• Don’t take the poisoned chalice. Sometimes people take jobs they really want, but their timing is awful. An example of that in Canadian political history is Kim Campbell, who became prime minister when it was already clear her party was going to experience an historic defeat in the next election. Maybe she has no regrets about that, but taking a leadership role where you’re set up to fail is just not the way to get into the top job and stay at that level. If you sense during the interview process that the position is just fundamentally not good, no matter what support you negotiate for yourself, wait for the right one to come along.


• Be a strong advisor. More CSOs are going to get into the role without knowing parts of the organization’s work or even their own role very well. Even if your direct client is elsewhere in the organization (e.g. if you’re an event management company and you usually deal with the association’s events specialist), be able to communicate the work you do so the CSO understands the value. This isn’t necessarily about you versus your competitor; it may be just about educating the CSO on your service generally. Understand the value you provide and where it fits into the organization overall and be ready to explain that at the CSO level.

• Be creative in your service models. If CSOs are more challenged, how might you fill these gaps in their experience, or solve problems they have? Could you coach CSOs? Train them? Create whole new services to take some issues off their minds?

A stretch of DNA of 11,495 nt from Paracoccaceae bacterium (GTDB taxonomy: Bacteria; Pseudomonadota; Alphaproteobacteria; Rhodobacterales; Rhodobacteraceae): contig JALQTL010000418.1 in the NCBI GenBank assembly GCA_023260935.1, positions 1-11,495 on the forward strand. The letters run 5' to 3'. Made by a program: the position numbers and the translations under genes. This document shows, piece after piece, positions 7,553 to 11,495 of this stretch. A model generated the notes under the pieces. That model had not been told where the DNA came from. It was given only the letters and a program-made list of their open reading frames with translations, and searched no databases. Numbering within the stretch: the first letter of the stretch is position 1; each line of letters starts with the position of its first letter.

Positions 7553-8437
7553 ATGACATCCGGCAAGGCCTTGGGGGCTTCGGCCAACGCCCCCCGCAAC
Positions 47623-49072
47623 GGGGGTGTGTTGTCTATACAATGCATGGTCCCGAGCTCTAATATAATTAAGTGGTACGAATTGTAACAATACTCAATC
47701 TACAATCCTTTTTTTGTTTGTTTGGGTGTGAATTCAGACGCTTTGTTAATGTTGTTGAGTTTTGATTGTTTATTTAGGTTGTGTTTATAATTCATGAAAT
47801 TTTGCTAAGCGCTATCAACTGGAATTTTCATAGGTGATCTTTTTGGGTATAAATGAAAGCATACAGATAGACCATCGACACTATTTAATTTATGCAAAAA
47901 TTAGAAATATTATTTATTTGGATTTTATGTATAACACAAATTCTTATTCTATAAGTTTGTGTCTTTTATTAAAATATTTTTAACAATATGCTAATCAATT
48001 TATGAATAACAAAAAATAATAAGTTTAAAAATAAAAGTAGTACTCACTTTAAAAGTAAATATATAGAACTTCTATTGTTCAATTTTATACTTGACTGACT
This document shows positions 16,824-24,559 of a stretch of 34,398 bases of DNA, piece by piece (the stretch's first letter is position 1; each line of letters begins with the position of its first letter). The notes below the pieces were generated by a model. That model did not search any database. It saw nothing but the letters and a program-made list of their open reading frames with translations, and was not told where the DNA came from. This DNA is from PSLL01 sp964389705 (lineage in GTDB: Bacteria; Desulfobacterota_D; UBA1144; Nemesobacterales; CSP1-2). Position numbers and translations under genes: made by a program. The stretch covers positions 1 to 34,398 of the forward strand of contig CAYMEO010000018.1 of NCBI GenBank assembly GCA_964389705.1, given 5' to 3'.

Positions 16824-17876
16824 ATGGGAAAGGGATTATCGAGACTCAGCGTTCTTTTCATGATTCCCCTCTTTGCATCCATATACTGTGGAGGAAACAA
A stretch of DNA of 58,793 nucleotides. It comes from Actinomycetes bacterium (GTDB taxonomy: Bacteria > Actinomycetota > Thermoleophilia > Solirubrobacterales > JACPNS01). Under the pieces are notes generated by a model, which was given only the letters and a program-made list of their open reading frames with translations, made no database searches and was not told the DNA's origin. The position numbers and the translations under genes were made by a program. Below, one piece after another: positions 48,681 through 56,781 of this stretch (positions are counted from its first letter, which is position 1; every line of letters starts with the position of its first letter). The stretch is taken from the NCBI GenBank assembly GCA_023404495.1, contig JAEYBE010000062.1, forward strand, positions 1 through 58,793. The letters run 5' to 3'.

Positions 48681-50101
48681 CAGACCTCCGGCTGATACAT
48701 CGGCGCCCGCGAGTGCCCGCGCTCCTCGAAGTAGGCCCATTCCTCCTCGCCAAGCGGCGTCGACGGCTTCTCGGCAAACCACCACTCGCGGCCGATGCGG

• Can you offer senior part-time expertise? Some CSOs are experimenting with part-time CFO models, so they get senior-level advisors on their management teams, without needing to be big enough to have a full-time CFO. There is a lot of opportunity here for someone with senior experience in various areas of association leadership. The biggest gap here that I see is in technology – associations are craving high-level technology advice that’s product-agnostic (not from vendors of specific platforms or products) but they aren’t able to hire that talent directly due to size and competing demands. How might that gap be filled?

I know so many people who really love their jobs as CSOs. They find it rewarding, challenging in the best possible ways, and deeply fulfilling. They really thrive as that linchpin person in the organization, working with their boards and teams and volunteers to achieve great things for their associations. And we need people to thrive in that job because the role is so important. So, what else might we do to support the existing leaders, the incoming leaders and everyone else, to make sure the association sector has the visionary, practical and wise leadership it needs now and in the tumultuous future? What can you think of?